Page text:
Theatre Review: Ghosts

When: 19th March 2014 / Where: Trafalgar Studios

I went to see Ghosts at the Trafalgar Studios in the last week of it’s run, following a sold out production at the Almeida Theatre. (I’m sorry I keep picking things that are closing, guys!)

The basic plot was as follows: It is the day before Helene Alving unveils an orphanage built in the memory of her long deceased husband, Captain Alving. The Pastor has come to discuss the opening ceremony with her and her only son, Oswald, has recently returned home from travelling abroad. They, along with maidservant Regina and her father, will discover some appalling and life-changing truths from Helene, as well as revealing a few of their own. By the next morning, almost no-one will be the same and Helene’s life is changed forever.

The summary above sounds dramatic, but, yikes, was Ghosts dramatic. I almost don’t know where to start.

This was my first Ibsen and I saw a lot of similarities between this play and Chekhov’s. I’m a big fan of Chekhov and I really enjoyed Ghosts for many of the same reasons. Helene was struggling against public perceptions of herself and of what was ‘right’ in her society. Despite the widely held high regard for her husband, he was a drunk, a chronic womaniser, lazy and unkind. The conflicting ideas about whether her staying with was heroic, martyrdom or pure survival drive much of the beginning of the play. The consequences of the decisions we make – the ghosts of our past – and the troubling way they have of coming back to haunt us. Helene may be free of her husband, but she cannot escape his – or her own – choices and the affect they will have on her son. The maddening rot of the ‘safe provincial life’ explored here is a theme shared with Chekhov.

When you go to see a play that runs straight through with no interval, you’re usually in for an emotional whopper. Ghosts was no different. The tension and emotional distress amps up gradually throughout the performance, secrets unfurling slowly, characters becoming more and more desperate. The tight timeline of the play (less than 24 hours) adds to this, giving you the sense that once Helene had started unraveling the tightly woven fabric of her life, it’s total undoing was unstoppable. Such was the escalation of events (and the performances) that I left the theatre feeling as shocked as if I’d just been slapped across the face. Kid you not: I felt lightheaded and wobbly-legged as I walked towards the tube. The lack of interval meant that we hurtled towards a hell of a conclusion. It felt like I was the only one crying, but there must of been others in the theatre as overwhelmed as me.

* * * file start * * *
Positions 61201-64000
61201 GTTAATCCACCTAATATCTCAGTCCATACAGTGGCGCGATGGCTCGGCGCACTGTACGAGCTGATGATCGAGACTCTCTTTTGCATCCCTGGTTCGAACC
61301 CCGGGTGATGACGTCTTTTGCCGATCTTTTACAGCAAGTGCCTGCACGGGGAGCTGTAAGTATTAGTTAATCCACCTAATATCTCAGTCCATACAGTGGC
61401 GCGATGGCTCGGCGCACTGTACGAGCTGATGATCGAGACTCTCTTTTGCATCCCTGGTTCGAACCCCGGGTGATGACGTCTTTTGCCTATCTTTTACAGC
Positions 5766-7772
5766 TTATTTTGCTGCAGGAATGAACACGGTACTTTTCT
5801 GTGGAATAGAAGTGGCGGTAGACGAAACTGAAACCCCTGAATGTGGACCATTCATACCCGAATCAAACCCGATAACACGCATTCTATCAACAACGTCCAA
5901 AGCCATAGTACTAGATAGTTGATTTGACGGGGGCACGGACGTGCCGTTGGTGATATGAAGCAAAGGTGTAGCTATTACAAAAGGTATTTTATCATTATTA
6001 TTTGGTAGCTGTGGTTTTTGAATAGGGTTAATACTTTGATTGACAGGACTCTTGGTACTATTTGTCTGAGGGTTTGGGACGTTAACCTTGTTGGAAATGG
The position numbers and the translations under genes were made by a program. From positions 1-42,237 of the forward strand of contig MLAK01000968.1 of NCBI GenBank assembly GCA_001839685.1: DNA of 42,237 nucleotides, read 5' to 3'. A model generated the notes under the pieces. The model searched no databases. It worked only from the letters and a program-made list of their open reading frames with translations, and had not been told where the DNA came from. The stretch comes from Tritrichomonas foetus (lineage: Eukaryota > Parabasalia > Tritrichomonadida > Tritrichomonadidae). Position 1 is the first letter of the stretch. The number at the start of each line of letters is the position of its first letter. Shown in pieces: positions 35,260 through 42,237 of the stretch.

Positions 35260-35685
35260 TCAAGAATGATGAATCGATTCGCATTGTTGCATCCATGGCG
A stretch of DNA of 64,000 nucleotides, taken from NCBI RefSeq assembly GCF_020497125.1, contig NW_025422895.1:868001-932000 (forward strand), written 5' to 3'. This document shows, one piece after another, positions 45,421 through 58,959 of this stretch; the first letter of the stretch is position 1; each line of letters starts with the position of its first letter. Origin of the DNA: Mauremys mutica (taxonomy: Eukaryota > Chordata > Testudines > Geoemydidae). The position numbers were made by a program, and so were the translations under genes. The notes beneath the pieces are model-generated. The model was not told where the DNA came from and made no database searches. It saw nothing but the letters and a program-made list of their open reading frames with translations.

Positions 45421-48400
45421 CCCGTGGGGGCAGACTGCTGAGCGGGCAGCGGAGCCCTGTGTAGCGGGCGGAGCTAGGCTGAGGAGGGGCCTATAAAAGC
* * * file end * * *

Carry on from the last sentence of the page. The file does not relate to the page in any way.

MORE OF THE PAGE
Unquestionably, much of this visceral reaction was down to Lesley Manville’s phenomenal, transcendent performance as Helene Alving. I have always appreciated Manville as an actress; she does consistently admirable work on stage and screen, without ever getting the widespread notice she undoubtedly deserves. Her performance here was extraordinary. It built so subtly; Helene’s bright optimism growing dimmer and dimmer as her façade was chipped away at, but somehow retaining her strength and dignity, until it is wrenched away from her at the close of the play. Such is the intensity of Helene’s emotional collapse in those final scenes with Oswald, that Manville must have a core of steel to have done it night after night for the last six months.

The other actors also did very fine work here. Jack Lowden, playing Helene’s son Oswald gave a very moving, engaging performance. Adam Kotz as the Pastor was marvellously uptight and rigid, his hypocrisy shining through all his proclamations. Maidservant Regina and her father Jacob both gave charming performances, providing a contrasting portrayal of ‘doing what’s right’ and moralistic behaviour. Charlene McKenna in particular imbued Regina with a fierce energy that leapt off the stage. This was a tight, impressive cast giving it their all, despite it being near the end of the run.

I loved Ghosts, despite it being a difficult watch. I will definitely try and see more of Ibsen’s work in the future and can only hope I continue to see acting of that calibre.

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2 thoughts on “Theatre Review: Ghosts

  1. Pingback: Culture Vulture (Or: Meanwhile, on the Internets) | Pop Arts

  2. Pingback: Theatre Review: King Lear | Pop Arts

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